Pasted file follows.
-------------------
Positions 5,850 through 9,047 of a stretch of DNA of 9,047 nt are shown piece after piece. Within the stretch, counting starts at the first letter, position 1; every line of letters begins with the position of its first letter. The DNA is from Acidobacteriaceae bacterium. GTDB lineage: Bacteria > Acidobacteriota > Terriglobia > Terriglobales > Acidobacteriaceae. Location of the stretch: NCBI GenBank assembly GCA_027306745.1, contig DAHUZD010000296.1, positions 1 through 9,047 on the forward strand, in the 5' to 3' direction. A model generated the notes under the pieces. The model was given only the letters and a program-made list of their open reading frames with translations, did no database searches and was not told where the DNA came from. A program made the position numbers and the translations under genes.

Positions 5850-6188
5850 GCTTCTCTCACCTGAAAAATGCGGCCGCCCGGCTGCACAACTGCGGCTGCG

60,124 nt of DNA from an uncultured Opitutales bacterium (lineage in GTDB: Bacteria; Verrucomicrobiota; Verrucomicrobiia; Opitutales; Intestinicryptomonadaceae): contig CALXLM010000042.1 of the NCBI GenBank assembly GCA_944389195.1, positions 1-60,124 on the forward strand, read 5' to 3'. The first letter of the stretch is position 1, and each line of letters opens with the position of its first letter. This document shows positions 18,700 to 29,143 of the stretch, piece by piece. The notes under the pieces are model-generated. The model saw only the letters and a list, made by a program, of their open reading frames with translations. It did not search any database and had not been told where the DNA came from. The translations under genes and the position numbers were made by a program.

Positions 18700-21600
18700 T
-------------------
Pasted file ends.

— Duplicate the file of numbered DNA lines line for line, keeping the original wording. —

Positions 5,850 through 9,047 of a stretch of DNA of 9,047 nt are shown piece after piece. Within the stretch, counting starts at the first letter, position 1; every line of letters begins with the position of its first letter. The DNA is from Acidobacteriaceae bacterium. GTDB lineage: Bacteria > Acidobacteriota > Terriglobia > Terriglobales > Acidobacteriaceae. Location of the stretch: NCBI GenBank assembly GCA_027306745.1, contig DAHUZD010000296.1, positions 1 through 9,047 on the forward strand, in the 5' to 3' direction. A model generated the notes under the pieces. The model was given only the letters and a program-made list of their open reading frames with translations, did no database searches and was not told where the DNA came from. A program made the position numbers and the translations under genes.

Positions 5850-6188
5850 GCTTCTCTCACCTGAAAAATGCGGCCGCCCGGCTGCACAACTGCGGCTGCG

60,124 nt of DNA from an uncultured Opitutales bacterium (lineage in GTDB: Bacteria; Verrucomicrobiota; Verrucomicrobiia; Opitutales; Intestinicryptomonadaceae): contig CALXLM010000042.1 of the NCBI GenBank assembly GCA_944389195.1, positions 1-60,124 on the forward strand, read 5' to 3'. The first letter of the stretch is position 1, and each line of letters opens with the position of its first letter. This document shows positions 18,700 to 29,143 of the stretch, piece by piece. The notes under the pieces are model-generated. The model saw only the letters and a list, made by a program, of their open reading frames with translations. It did not search any database and had not been told where the DNA came from. The translations under genes and the position numbers were made by a program.

Positions 18700-21600
18700 T